Susan Elia MacNeal’s eighth Maggie Hope mystery opens with a scene tailor-made for readers in the post-election, #MeToo era. During combat training, British secret operative Camilla Oddell kills a man with her bare hands and enjoys it. At the moment she snaps his neck, “a sinister, intoxicating joy flowed through her.” She bends over him with the triumph of a hunter inspecting his prey.

Her commander is not terribly surprised a wealthy society girl could kill so easily. “I’ve always suspected debutantes’ hidden capacity for violence,” he tells a colleague, adding later, “Thank heavens women in civilian life have no idea what they’re capable of.”

“The Prisoner in the Castle,” by Susan Elia MacNeal (Bantam)

It is the kind of gleeful celebration of women’s rage and power that is showing up in novels and on television right now — think Sarai Walker’s “Dietland” — but this novel is not set in the modern era. MacNeal’s series, which debuted in 2012 with “Mr. Churchill’s Secretary,” takes place in World War II and features the decidedly less bloodthirsty Maggie Hope, who manages, over the seven installments leading up to this one, to serve as secretary to England’s prime minister, unmask spies, thwart murderers and untangle her own complicated past.

Clearly, Maggie Hope can hold her own. But the introduction of seasoned killer Camilla Oddell offers the tantalizing possibility of an invincible dynamic duo. At the conclusion of the previous novel, “The Paris Spy,” Hope is locked in prison because she knows too much. Who better to help her break out and resume her life of crime-fighting and espionage than Oddell, sent to the same prison because of her violent proclivities?

MacNeal has other plans for “The Prisoner in the Castle.” The book is a locked-room mystery in the spirit of Agatha Christie’s “And Then There Were None.” There are several references to Christie’s 1939 classic, a book Christie wrote, according to her autobiography, “because it was so difficult to do that the idea had fascinated me. Ten people had to die without it becoming ridiculous or the murderer becoming obvious.” Her idea was that by the end of the novel, everyone would be dead, leaving a massacre scene for Scotland Yard to puzzle over. She required an epilogue to explain how it was done.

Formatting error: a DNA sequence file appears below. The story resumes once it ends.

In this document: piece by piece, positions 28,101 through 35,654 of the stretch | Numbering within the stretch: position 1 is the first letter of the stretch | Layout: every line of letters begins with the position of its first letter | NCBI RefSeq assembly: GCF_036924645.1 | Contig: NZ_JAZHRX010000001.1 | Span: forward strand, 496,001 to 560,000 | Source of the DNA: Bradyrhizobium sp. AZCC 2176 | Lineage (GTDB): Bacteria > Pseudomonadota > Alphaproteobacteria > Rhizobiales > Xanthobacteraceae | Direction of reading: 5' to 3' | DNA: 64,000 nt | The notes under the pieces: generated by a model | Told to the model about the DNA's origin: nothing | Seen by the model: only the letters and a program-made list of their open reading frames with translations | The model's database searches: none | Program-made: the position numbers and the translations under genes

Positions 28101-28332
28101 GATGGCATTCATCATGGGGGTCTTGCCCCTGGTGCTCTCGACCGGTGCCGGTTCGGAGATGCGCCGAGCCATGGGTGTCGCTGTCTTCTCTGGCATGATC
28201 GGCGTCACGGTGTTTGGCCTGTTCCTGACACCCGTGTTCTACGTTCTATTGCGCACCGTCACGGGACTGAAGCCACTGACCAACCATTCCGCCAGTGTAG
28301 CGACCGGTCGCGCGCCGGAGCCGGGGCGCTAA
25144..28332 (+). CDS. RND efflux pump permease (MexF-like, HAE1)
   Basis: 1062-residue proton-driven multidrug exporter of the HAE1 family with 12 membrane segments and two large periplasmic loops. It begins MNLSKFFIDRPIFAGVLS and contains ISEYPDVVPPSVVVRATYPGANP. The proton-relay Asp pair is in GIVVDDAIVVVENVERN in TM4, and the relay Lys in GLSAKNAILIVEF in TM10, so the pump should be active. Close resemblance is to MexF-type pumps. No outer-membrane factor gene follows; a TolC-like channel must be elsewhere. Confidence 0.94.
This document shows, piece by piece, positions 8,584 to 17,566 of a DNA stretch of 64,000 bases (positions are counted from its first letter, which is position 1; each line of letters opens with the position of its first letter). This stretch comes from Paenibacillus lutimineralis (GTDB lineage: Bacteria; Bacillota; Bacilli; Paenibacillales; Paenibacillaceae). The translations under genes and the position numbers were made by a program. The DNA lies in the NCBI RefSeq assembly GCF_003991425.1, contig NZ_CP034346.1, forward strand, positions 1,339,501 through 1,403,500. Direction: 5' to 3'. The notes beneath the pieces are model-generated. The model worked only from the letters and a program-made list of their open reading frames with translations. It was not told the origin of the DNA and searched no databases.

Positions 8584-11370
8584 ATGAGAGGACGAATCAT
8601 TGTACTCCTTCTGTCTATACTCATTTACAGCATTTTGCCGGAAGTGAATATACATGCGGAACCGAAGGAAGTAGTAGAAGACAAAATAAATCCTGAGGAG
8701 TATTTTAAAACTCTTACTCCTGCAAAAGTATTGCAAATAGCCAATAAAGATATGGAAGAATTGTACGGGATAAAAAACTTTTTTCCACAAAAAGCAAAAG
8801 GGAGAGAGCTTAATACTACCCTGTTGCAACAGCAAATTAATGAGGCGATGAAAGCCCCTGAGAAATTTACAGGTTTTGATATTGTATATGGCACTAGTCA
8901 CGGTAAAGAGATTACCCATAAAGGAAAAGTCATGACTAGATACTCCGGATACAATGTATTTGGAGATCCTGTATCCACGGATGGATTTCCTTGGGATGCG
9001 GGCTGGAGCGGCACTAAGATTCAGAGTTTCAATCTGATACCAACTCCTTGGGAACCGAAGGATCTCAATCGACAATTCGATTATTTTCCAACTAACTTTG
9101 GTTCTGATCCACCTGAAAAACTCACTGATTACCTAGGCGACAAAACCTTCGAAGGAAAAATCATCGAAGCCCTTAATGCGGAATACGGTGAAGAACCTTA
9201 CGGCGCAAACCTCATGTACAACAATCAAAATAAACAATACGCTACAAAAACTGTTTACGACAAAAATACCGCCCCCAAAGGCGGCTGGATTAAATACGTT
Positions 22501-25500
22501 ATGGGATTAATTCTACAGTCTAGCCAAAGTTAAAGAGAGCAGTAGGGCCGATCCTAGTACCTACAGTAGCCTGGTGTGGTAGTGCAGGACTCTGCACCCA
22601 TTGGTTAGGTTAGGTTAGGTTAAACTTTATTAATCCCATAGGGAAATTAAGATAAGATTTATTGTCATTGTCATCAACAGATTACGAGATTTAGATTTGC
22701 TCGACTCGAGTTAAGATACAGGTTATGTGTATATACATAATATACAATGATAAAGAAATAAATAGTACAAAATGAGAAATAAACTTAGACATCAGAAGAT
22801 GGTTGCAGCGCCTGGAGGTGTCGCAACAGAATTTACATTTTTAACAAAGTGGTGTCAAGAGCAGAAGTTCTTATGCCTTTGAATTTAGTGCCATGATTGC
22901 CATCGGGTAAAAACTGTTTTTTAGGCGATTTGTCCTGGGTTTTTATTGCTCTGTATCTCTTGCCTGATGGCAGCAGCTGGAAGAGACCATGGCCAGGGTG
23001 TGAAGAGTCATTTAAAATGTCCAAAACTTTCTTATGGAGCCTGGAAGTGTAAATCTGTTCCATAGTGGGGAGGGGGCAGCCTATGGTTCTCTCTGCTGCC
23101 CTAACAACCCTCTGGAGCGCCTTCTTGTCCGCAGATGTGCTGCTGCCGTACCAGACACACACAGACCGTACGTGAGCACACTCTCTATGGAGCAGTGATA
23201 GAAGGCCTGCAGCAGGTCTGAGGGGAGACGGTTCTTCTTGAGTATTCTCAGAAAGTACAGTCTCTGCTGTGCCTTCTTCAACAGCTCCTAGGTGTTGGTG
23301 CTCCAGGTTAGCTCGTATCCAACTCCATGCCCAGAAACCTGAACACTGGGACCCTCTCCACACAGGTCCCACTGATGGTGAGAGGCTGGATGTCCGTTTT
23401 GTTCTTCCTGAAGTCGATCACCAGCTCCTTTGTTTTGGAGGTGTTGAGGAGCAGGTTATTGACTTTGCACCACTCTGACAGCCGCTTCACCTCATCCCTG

In MacNeal’s version, our protagonist, Maggie Hope — and now, Camilla Oddell and several others — are imprisoned on an island, much like the guests invited to an island holiday in Christie’s novel. It is helpful to surround them by a frigid body of water so that no one can escape, and it is also handy to have a reason they cannot send for help: In both novels, a storm makes it impossible for boats to approach.

There is one critical difference between Christie’s novel and MacNeal’s. “And Then There Were None” introduces readers to 10 characters who are alleged to be murderers themselves. Some of them might deny having committed the crime, or insist the death was not their fault, but even the possibility of their guilt absolves readers of the obligation to mourn for them. It makes it possible for 10 characters to die over the course of just under 300 pages without much sentimentality getting in the way.

“The Prisoner in the Castle,” however, has to get by without that device. Maggie Hope and her fellow inmates have, for the most part, served their country faithfully. Some knew too much, some were susceptible to bribery, and some had committed a moral but not a criminal offense. In fact, Camilla Oddell, the savage executioner from the opening scene, appears to be the most dangerous among them, although she is confoundingly well-behaved once it becomes clear a serial killer lives among them.

The author Susan Elia MacNeal (Noel MacNeal)

This is the difficulty with killing off a succession of characters who might not deserve to die: There is no time to mourn them as they go. MacNeal does her best to give Maggie Hope her moments of grief, but those feel superimposed upon a story structure that is built for speed, not emotional depth.

Of the plot itself I do not dare give away more. Another note of genius in Christie’s locked-room mystery is the characters, being trapped on an island, have nothing to do with their time but to sit around and discuss the case. This is useful, because it sidesteps the awkwardness that can occur in murder mysteries when the plot becomes so convoluted that a couple of characters have to sit down and explain it to one another, just to make sure the reader is keeping up. Here it is the entire point of the book.

This is how MacNeal’s characters put in most of their time, too: Between the murders and the discussions of the murders, there is not room for much else. At one point, Maggie Hope even makes a list of all the dead bodies, with names, dates and causes of death. She needs the list to make sense of it all, and I did, too. If you love a tricky puzzle that requires you to keep track of multiple alibis over time, this is your summer read.

Amy Stewart is the author of 10 books, including “Miss Kopp Just Won’t Quit,” the latest in the Kopp Sisters series.

A Maggie Hope Mystery

By Susan Elia MacNeal

Random House. 320 pp. $26